Past graduates from this course have gone on to a wide range of roles including  applied physiologist, exercise physiologist, clinical scientist, and many others. You can look forward to joining the armed forces, the NHS, research centres and pharmaceutical companies as the skills you’ll gain will be highly in demand.

Get the support you need

During your course, you’ll get personalised support from your Personal Tutor, Student Learning Assistant, and Graduate Academic Assistant. Their first-hand experience in your subject area means they understand how to best support you.

What will you study on BSc Medical Physiology?

Your studies will help you to acquire a sound understanding of the human physiology and how body’s physiological systems respond to extreme environmental conditions, such as extreme ambient temperatures and space.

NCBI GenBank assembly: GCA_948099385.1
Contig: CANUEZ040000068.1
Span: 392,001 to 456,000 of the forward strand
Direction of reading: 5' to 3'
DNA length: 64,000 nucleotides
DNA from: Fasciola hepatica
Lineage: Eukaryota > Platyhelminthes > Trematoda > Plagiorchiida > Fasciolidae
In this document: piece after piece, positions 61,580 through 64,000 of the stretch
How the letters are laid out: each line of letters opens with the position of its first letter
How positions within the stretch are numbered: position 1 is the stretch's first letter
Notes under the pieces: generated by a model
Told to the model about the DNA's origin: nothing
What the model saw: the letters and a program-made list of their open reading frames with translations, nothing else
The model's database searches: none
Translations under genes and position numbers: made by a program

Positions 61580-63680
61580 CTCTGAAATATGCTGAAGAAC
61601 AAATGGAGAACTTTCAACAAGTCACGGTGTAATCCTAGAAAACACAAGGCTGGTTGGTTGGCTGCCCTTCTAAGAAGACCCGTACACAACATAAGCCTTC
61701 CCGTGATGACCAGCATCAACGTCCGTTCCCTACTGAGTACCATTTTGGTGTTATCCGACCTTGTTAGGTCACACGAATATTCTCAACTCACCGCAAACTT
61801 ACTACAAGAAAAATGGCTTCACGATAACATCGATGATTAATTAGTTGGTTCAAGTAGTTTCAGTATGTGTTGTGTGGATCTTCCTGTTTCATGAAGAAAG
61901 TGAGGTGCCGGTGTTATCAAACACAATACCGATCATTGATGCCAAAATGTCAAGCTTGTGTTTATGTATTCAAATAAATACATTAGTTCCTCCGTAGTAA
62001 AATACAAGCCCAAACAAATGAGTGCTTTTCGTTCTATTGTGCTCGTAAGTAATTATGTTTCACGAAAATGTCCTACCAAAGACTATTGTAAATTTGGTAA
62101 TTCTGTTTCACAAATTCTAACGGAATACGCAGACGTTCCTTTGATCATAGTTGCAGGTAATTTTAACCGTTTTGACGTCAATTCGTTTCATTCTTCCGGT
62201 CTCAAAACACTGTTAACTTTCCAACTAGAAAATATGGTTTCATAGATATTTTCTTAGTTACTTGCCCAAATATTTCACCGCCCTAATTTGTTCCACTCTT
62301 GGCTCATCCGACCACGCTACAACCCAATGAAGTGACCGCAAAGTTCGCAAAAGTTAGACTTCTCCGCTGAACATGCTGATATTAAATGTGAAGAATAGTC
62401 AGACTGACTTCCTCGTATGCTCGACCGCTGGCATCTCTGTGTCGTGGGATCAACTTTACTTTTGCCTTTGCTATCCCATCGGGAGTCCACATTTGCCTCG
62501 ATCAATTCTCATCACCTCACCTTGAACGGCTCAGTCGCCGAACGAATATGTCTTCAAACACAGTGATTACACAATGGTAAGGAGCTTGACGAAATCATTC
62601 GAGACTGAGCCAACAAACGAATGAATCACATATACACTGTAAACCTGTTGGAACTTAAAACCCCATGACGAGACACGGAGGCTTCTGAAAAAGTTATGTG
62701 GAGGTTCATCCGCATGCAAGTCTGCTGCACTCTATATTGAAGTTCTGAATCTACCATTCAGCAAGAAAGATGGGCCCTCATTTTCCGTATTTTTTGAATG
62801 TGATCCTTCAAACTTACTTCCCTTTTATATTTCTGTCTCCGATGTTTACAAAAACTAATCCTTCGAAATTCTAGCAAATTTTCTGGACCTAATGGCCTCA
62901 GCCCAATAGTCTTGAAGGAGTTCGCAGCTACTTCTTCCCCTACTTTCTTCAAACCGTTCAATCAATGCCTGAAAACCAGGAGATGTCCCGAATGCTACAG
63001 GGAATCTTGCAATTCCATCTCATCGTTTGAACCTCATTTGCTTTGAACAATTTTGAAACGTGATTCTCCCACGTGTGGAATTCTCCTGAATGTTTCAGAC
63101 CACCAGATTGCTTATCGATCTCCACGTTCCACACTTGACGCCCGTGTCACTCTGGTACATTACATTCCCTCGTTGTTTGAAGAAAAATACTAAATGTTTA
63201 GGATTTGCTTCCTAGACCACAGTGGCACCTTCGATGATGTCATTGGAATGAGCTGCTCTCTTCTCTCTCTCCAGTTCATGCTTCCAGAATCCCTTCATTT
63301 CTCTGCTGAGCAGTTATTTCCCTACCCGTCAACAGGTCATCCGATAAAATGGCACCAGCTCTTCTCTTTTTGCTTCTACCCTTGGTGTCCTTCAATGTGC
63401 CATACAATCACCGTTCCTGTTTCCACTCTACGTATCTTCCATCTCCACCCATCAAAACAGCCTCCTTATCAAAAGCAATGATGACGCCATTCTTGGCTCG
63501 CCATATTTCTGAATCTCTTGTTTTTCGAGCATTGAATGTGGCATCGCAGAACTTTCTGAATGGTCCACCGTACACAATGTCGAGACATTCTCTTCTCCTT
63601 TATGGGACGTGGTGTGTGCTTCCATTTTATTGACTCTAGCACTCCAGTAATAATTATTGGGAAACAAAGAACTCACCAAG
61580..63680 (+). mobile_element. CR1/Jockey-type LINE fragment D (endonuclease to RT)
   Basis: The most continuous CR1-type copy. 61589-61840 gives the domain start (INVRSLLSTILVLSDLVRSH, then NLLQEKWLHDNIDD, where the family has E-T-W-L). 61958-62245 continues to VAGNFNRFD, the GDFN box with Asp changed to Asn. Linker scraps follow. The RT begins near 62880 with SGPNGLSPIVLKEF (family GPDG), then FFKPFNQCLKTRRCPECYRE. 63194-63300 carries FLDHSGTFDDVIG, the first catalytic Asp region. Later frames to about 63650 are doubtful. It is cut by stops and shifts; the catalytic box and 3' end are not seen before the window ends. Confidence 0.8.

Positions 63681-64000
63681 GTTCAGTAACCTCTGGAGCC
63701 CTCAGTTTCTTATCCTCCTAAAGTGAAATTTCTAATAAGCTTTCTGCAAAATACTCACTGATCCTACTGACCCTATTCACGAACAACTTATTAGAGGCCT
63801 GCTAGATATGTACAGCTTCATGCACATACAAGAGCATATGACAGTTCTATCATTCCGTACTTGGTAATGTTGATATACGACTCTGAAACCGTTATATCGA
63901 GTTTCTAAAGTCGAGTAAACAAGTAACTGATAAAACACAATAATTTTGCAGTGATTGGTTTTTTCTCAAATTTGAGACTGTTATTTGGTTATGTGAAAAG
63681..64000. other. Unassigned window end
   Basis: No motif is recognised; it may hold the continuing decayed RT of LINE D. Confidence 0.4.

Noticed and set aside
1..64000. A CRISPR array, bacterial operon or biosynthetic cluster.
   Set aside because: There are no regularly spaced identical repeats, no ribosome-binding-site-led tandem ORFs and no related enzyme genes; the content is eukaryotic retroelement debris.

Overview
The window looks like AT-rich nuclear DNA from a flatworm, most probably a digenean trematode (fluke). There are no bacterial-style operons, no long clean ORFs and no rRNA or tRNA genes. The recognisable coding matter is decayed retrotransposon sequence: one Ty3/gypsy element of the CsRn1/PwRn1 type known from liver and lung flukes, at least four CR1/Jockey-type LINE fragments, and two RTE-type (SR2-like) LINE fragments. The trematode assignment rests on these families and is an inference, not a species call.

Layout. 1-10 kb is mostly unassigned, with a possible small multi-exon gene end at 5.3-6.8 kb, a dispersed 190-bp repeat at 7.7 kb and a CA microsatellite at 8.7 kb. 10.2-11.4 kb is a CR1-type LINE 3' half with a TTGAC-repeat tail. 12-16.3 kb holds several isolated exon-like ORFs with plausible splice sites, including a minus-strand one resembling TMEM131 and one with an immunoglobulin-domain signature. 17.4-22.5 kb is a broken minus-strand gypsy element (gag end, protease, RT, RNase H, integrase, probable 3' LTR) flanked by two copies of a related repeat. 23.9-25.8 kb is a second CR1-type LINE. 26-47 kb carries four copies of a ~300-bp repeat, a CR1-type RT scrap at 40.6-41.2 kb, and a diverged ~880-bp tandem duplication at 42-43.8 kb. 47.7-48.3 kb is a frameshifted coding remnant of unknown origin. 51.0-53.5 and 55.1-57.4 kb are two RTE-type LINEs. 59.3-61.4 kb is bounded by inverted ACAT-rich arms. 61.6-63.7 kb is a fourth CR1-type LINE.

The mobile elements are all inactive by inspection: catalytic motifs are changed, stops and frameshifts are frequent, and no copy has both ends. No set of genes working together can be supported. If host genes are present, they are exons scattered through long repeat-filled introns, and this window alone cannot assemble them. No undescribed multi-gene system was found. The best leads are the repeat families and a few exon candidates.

In Year 1, you will review the basic sciences, covering cell biology, anatomy, human physiology and the physics behind the instrumentation and equipment used to record body functions. You will also learn about current trends and potential careers in the field of medical physiology.

In Year 2, you will explore common cardiovascular, respiratory and nervous systems, covering relevant anatomy, cell biology, genetics, physiology, pathophysiology, and pharmacology and therapeutics. You will also learn techniques used to assess the functioning of the cardiovascular, respiratory and nervous and musculoskeletal systems and acquire research and employability skills.